"If hell is other people, this really is heaven."
9 March 2020
Where to go on honeymoon must be the height of first-world problems; up there with ‘Where do I buy a second house?’ or ‘Do I need another Tom Ford suit?’ With a bafflingly devil-may-care attitude to finance – what difference will it make after spending twice the mortgage on a wedding cake and some lace? – the world opens up. But these limitless possibilities are as exhausting as they are fabulous.
Asking everyone you meet is a big mistake. ‘You must go to the Maldives.’ ‘Whatever you do, don’t go to the Maldives.’ ‘Have you thought about the Maldives, maybe?’ Sigh.
So you make a list. You dismiss the Maldives: too clichéd, too small, too great a chance of killing new spouse before the fortnight is up. Middle East: too hot. Seychelles: too expensive. Safari: too Harry and Meghan.
Essentially we are looking for an unashamedly lazy, long-haul getaway, untroubled by malaria, Zika or minor royals. A quick Google confirms Mauritius ticks every box. The weather is pretty much year-round perfect: tick. It’s packed with palm trees and soft white beaches: tick. There’s opportunity for a bit of adventure: tick. The food is brilliant, it’s safe and there’s no jet lag: tick, tick, tick. It’s also pleasingly long-haul (balls to Europe, we can do that whenever) and easyJet don’t fly there. Mauritius it is.
Going straight in at the top, we head for One&Only’s Le St Géran resort. Built in 1975, and recently refurbished from top to bottom, it was the island’s first luxury hotel. As such, it nabbed the prime spot: a white-sand peninsula, surrounded by 60 acres of gardens and palm trees, looking out on an azure lagoon with the open sea beyond.
A gong announces our arrival and we are greeted as if the staff have excitedly awaited us all day. The light is dying but, even so, the entrance – a bleached-wood runway from the pristine beach – is spectacular.
Our luggage disappears like smoke and we are eased into large, cushioned chairs. An itinerary is laid out before us: lagoon trips and spa treatments and beach yoga. We should have done this honeymoon lark years ago. An hour later we are sipping champagne in the hotel’s Bohemian Chic Tipi – an idyllic dinner-on-the-beach experience – and chatting to Dev, a divine waiter who has been at the hotel since it opened. Many of the staff have stayed the course, which is why the service is repeatedly praised by all who come here.
After a few hours, the fire, gently lapping ocean and mountain of rock lobster – not to mention the 14-hour-journey – get to us. We are carted back to our room to collapse into a bed bigger than our top floor in London.
We don’t wake for 13 solid hours.
The next day we have time to soak it all in. The bedroom is light and spacious – soft teals and teaks – with an elegant balcony overlooking the sea. The walk-in wardrobe has space for the most zealous of over-packers while the bathroom boasts a huge wet-room stuffed with delicious Abahna products and an egg-shaped bath big enough to swim in.
Breakfast is an indulgent affair, as anyone familiar with the One&Only brand will know. Tables groan beneath the weight of fresh fruits and homemade pastries, cakes and pancakes. And sushi, of course. Le St Géran itself could not be more perfectly appointed. Apparently, the original owners took a helicopter across the island before selecting an optimum position for the hotel. Strolling around, you can see what they were thinking. With more than a mile of beach wrapping itself around the resort, you are never crowded or overlooked. If hell is other people, this really is heaven.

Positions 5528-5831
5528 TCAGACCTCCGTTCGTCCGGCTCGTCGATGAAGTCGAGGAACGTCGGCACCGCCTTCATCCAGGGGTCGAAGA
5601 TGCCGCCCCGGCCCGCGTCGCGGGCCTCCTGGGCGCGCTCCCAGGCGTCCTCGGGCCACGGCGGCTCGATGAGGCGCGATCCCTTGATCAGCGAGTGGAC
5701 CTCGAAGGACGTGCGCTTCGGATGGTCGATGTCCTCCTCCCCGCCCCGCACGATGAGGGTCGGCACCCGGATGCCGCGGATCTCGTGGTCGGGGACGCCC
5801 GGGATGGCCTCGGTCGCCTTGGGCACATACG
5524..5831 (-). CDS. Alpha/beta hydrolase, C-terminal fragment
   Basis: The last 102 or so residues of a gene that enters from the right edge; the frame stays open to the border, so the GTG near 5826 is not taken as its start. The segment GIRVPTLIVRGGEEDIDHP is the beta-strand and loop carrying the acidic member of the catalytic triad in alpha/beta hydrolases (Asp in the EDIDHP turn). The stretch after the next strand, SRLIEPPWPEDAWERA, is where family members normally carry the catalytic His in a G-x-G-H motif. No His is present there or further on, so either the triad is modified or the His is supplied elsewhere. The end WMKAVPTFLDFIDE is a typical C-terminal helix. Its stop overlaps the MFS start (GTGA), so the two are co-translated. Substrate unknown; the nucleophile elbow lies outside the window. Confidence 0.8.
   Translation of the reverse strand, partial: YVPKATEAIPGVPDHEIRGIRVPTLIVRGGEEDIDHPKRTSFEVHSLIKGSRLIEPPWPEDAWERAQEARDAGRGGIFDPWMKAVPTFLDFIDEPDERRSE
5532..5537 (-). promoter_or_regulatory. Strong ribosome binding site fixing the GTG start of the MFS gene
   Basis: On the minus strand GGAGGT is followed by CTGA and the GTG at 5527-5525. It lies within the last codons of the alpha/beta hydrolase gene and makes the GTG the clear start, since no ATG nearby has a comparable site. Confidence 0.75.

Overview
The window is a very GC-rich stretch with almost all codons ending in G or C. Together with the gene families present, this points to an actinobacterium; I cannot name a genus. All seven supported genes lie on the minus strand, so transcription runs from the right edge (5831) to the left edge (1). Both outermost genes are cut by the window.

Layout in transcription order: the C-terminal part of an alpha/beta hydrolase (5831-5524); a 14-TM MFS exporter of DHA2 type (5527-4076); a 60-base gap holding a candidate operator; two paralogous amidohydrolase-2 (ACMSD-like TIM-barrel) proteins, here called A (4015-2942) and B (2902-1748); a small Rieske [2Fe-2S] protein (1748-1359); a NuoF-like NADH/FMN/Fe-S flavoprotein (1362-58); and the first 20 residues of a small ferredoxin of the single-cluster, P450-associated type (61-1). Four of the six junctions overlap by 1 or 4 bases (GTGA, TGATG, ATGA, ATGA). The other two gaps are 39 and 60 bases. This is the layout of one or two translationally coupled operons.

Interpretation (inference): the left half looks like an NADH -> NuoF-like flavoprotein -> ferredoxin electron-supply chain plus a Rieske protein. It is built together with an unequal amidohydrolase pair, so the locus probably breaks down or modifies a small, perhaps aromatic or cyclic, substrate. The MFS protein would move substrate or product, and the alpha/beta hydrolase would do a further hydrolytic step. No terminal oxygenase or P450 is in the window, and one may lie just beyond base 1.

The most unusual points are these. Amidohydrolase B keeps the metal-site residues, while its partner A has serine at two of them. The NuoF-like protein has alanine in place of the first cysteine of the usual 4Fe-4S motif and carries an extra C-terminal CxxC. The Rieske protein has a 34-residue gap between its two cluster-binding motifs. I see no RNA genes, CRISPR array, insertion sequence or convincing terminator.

A water sports centre offers facilities for paddleboarding, water-skiing, jet-skiing and windsurfing across the aquamarine lagoon. Outdoor showers lurk discreetly beneath palm trees; pools boast four-poster beds with ‘Do not disturb’ flags. There’s a seriously kitted-out fitness centre (we join a brutal CrossFit class), three floodlit tennis courts, a battalion of mountain bikes and a full mini-golf course.
The resort’s spa seems loosely modelled on what people imagine the afterlife to look like: swathes of white veils blow around whitewashed walls, candles flicker gently, water flows gently in the background. I wouldn’t have been entirely surprised to find a choir in the corner. Biologique Recherche and Espa products peep from white coves. A couple’s massage is good enough to send us into a coma, before we collapse by the infinity pool.
We become lunchtime regulars at La Pointe: an elegant, pool-side, feet-in-the-sand restaurant, where the catch of the day or a delicious Mauritian salad (crunchy, cooling, cucumber-based) is a perfect accompaniment to a chilled glass of rosé. There is a chic little Parisian-style café serving delicious cakes and macaroons if you can cram another snack into a packed eating schedule. (Unless you’re the type to go easy on a buffet breakfast, in which case I salute you with the hand that isn’t piling croissants on a plate). Evenings are spent skipping between Prime, a steakhouse, the more relaxed La Terrasse, offering a buffet of every cuisine imaginable (again, you need self-control for this one) and the atmospheric Tapasake, on stilts over the water.
Post-dinner, guests are encouraged to relax in the bar, soundtracked by an enthusiastic albeit slightly cheesy band playing eighties and nineties classics that you can’t help but secretly enjoy. On the last night we return to a hot bath full of rose petals (how did they know when we’d be back?) and spend the remainder of the evening on the balcony, wondering how long we have to wait before we can legitimately return here for a ‘second honeymoon’.
Leaving the St Géran is made substantially easier by not actually going very far. We jump in a cab and travel for 90 minutes to the top of the coast. There, on a wide, secluded cove beside a quiet fishing village, stands Lux Grand Gaube – a five-star resort of an entirely different kind.